By August 11, 2005

When that blood splatter won't rinse off easy

When I lived in Oregon I owned a Kenwood Elite HE4T frontloading washer and dryer. Frontloaders are very common in Europe, but have just starting making inroads here in the US. I bought my Kenmores in 2002 (or was it 2001, I forget), and with the optional pedistals they came out to $2400, delivered. Then the place I worked for in Oregon closed out unexpectedly and I had to move — leaving my beloved front loaders behind.

Fast forward to the future — June 2005! Lady Jaye and I have returned to Virginia and bought a house. No more top loaders in rental units!! But my how the front loader market had changed. Instead of only a few makes on the market (Whirlpool, Kenmore, and Maytag were the big three when I bought my original Elites), there were many! In addition to the first three, companies from Siemens to Fridgidaire to Haier and LG. LG Electronics is a Korean company that, like Daewoo of old, makes everything from cell phones to refridgerators to washers and dryers.

I really like front loaders for a variety of reasons. First, like most of the other stuff you’ll read about here, front loaders appeal to my appreciation of gadgetry. The front loaders use less water and less electricity than their top loading counterparts. According to this site, traditional washers use about 40 gallons per load. The LG we purchased uses 12.9 gallons. The LG is skimpy on electricity, too — even with an integrated water heater, it costs an average of $12 a year to run. Front loaders also require less detergent than top loaders. When I was in Oregon I went through one (super large) container of detergent. I use HE detergent now (see below) and I only use half the recommended dose. The clothes still smell a little over-detergented/flowery.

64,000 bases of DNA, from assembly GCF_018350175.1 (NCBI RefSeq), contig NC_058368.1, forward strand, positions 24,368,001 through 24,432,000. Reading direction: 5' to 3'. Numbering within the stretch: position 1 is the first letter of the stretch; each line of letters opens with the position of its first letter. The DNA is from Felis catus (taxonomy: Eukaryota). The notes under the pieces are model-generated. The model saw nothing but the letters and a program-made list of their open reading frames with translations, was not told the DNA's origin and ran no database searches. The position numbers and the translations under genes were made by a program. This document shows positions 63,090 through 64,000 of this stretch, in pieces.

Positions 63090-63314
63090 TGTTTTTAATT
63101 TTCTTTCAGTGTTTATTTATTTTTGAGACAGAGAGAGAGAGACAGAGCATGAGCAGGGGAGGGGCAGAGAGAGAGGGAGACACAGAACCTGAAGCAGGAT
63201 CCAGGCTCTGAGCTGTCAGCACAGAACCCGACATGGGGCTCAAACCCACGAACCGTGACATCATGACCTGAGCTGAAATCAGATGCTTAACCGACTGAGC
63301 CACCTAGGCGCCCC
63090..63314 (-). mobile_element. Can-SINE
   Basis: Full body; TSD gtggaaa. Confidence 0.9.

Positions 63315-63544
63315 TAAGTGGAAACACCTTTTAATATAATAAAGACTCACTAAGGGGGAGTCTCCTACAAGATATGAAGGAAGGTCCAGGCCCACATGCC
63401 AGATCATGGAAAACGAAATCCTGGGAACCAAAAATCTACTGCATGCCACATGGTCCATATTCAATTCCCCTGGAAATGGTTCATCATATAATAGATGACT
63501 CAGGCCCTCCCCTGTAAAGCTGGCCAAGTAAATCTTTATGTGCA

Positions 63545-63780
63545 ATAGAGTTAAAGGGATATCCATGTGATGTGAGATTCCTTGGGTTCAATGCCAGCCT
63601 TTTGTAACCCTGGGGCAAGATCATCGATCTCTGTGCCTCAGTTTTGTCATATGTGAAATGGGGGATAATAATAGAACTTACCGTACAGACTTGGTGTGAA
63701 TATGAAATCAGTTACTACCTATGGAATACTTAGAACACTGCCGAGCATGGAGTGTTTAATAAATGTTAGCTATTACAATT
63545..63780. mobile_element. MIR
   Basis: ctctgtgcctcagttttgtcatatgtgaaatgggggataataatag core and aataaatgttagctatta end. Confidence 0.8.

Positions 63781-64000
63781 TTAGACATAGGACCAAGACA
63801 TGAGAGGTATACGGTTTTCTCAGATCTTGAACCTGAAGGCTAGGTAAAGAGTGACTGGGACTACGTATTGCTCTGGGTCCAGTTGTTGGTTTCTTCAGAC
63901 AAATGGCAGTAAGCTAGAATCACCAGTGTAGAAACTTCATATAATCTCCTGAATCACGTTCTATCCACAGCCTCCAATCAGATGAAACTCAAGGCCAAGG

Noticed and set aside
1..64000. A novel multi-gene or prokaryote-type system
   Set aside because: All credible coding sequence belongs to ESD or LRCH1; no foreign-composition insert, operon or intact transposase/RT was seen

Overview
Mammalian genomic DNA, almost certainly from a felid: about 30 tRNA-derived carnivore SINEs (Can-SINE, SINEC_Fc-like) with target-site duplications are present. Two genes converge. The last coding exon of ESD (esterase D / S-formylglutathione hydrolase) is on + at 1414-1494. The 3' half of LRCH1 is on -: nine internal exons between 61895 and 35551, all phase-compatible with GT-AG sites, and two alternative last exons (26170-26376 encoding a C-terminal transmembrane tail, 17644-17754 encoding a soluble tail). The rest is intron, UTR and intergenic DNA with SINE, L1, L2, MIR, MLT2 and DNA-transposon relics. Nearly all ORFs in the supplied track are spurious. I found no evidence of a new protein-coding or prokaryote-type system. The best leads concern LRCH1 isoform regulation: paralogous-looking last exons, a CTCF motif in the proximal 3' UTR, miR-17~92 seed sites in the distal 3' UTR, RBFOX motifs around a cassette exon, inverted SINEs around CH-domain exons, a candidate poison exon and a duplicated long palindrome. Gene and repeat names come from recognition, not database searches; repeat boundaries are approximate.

Here’s a shot of the washer:

A rundown on the specs:

  • 3.7 gallon capacity — only a few front loaders have a larger capacity than our LG.
  • Internal heater — this is an important feature because otherwise the washer doesn’t pull enough water out of your house’s system in order to get hot water.
  • A bunch of other stuff that might be important if we didn’t own hardy clothes, like a 5-speed selectible washing cycle and all sorts of crazy sub-programs.
  • Our particular model is a little bit cheaper than the highest-end LG washer. We opted for the above noted 5-speed washing cycles instead of a 7, and we didn’t need to stack the units so we opted for the LCD display on the top instead of the front of the unit.

Now we don’t have a clothesline out back, so we had to buy a matching dryer. Luckily the LG dryer is also Energy Star compliant and a real miser on electricity usage. The dryer, thanks to the long washing cycles (and the crazy spin cycle is something to watch through the port-hole), doesn’t run for much longer than 20 minutes at a clip, depending on the density of what’s being dried. The card in the dryer estimated that it will cost less than $20 a year to run the dryer.

Some tasty tidbits about our dryer:

  • 5 temperature options, from “mildly toasty” to “omfg hawt!”
  • 9 cycles, randing from “panties” to “thick ass towels and comforters
  • Super quiet
  • Short run time — normally 20 minutes or less for normal shorts and tshirts, up to 30 for towels and bedsheets